Back in February, surviving residents of the Top Streets in Higher Broughton got a shock when workmen turned up and began renovating some terraced houses on Cardiff Street that Salford Council had earmarked for demolition.
It turned out that it was merely a temporary measure, as the end terrace was to be used to double for Fred and Rose West's house in Cromwell Street for the ITV film, Appropriate Adult.
The tv drama, starring Emily Watson and Dominic West, was shown in September this year to critical acclaim. But the loss of over 240 houses in the Top Streets, including the famous end terrace in Cardiff Street, has met with pure criticism.
Three residents of the Top Streets had a High Court injunction which prevented Salford Council from demolishing any of the houses until they had been guaranteed alternative refurbished houses. After two years, this was lifted last month, and in October lawyers acting for SAVE Britain's Heritage wrote to Communities and Local Government Minister Eric Pickles, arguing that the whole clearance process was flawed, as no Environmental Impact Assessment (EIA) had been carried out.
The lawyers explained that any EIA would have had to include the cultural heritage of the houses, which is underlined by film crews using the houses as sets for Coronation Street, Appropriate Adult and other dramas…
"These houses are unique surviving examples of a working class Northern neighbourhood" the lawyers explained "For this reason a proper EIA assessment would be the mechanism for the Council to consult on the cultural heritage issues and to solicit the views of statutory consultees as to the heritage value.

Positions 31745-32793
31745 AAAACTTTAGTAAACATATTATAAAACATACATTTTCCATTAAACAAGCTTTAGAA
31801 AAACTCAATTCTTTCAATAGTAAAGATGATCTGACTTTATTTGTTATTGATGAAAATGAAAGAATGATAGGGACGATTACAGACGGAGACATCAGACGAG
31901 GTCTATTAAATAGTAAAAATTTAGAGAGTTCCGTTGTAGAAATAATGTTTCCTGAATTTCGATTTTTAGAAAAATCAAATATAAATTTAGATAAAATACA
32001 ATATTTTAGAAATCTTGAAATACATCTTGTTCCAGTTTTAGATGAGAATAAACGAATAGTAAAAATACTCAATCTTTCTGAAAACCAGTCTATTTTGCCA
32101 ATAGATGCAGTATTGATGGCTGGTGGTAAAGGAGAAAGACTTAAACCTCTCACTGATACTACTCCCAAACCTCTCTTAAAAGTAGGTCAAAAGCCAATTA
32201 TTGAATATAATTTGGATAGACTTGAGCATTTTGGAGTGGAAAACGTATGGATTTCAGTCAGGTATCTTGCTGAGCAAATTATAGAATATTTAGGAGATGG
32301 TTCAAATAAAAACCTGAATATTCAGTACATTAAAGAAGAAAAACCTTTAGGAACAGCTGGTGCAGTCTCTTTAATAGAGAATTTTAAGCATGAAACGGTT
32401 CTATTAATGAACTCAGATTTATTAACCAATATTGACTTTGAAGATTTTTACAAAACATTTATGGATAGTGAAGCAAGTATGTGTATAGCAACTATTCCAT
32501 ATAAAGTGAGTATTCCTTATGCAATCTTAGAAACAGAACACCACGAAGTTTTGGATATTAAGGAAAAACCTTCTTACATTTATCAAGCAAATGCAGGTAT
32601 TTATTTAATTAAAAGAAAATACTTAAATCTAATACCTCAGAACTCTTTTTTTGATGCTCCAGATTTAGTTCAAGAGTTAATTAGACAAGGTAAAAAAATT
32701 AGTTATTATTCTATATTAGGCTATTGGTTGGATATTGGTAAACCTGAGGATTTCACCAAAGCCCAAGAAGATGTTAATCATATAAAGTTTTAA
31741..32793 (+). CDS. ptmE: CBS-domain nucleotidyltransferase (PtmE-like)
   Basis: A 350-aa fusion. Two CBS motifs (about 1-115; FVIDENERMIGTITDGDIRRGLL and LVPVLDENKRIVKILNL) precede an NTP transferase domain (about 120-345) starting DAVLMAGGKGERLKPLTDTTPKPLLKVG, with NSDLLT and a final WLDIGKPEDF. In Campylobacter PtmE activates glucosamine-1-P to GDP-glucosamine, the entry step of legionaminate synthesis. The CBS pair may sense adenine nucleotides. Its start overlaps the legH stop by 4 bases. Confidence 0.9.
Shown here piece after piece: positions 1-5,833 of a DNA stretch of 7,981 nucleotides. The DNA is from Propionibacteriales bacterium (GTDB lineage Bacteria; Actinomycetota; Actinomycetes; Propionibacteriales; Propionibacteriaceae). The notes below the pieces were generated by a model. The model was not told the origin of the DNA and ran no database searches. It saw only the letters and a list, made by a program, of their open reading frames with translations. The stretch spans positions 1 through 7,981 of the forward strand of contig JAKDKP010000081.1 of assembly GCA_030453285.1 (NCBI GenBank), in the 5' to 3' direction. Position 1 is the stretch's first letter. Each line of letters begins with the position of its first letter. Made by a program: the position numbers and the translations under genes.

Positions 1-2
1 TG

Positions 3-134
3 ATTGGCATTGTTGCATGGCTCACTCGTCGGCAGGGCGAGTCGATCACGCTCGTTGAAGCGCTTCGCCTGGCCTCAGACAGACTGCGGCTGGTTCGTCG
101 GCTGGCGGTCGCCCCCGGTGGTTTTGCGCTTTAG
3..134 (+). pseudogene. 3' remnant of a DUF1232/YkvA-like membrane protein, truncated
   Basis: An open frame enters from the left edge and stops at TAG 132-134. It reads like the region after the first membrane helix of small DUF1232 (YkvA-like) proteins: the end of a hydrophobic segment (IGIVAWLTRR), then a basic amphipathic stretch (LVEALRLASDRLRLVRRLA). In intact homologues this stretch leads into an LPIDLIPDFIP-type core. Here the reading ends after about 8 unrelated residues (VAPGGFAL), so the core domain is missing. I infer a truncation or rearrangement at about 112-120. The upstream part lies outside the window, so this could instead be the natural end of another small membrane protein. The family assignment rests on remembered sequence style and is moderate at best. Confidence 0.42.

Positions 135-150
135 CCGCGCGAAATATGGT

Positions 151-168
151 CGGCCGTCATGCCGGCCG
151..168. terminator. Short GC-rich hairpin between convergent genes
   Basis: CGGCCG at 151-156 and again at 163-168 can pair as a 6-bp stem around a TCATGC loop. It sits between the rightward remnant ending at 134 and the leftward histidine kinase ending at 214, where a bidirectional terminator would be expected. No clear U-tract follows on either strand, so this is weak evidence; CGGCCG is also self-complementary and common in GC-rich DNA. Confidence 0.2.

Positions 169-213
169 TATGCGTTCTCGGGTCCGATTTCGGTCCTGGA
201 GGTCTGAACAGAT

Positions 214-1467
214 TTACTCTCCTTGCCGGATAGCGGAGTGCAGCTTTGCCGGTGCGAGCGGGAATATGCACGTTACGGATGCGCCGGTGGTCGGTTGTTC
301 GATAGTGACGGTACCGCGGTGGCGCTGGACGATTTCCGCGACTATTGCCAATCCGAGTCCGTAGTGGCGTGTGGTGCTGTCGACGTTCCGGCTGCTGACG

"By side-stepping the EIA procedure" the lawyers added "the Council relies on supposition without a full assessment in a situation which once demolition is complete would be irrevocable."
Pickles probably put the letter in the bin, and now the bulldozers have trashed the famous houses on Cardiff Street – at a time when everyone is talking about Christmas homelessness and empty properties.
For Guy Griffiths, who is one of only four surviving residents in the Top Streets, Salford Council has demolished good houses in order to bulldoze a social problem which could have been dealt with years ago…
"They've had this thing called Section 215 since around 1992 whereby they can take a house off someone or serve a notice to get it renovated, and if they'd actually used this policy they would never had let the area get into the state it had got into" he explains "There wasn't a problem with the houses as such, there was an anti-social element and if they had dealt with that, the houses would have been fine."
The drama in the Top Streets went further than Fred West…
For the full background story on the houses and Appropriate Adult click here and follow the links
See TOP STREETS DEMOLITION: PART 2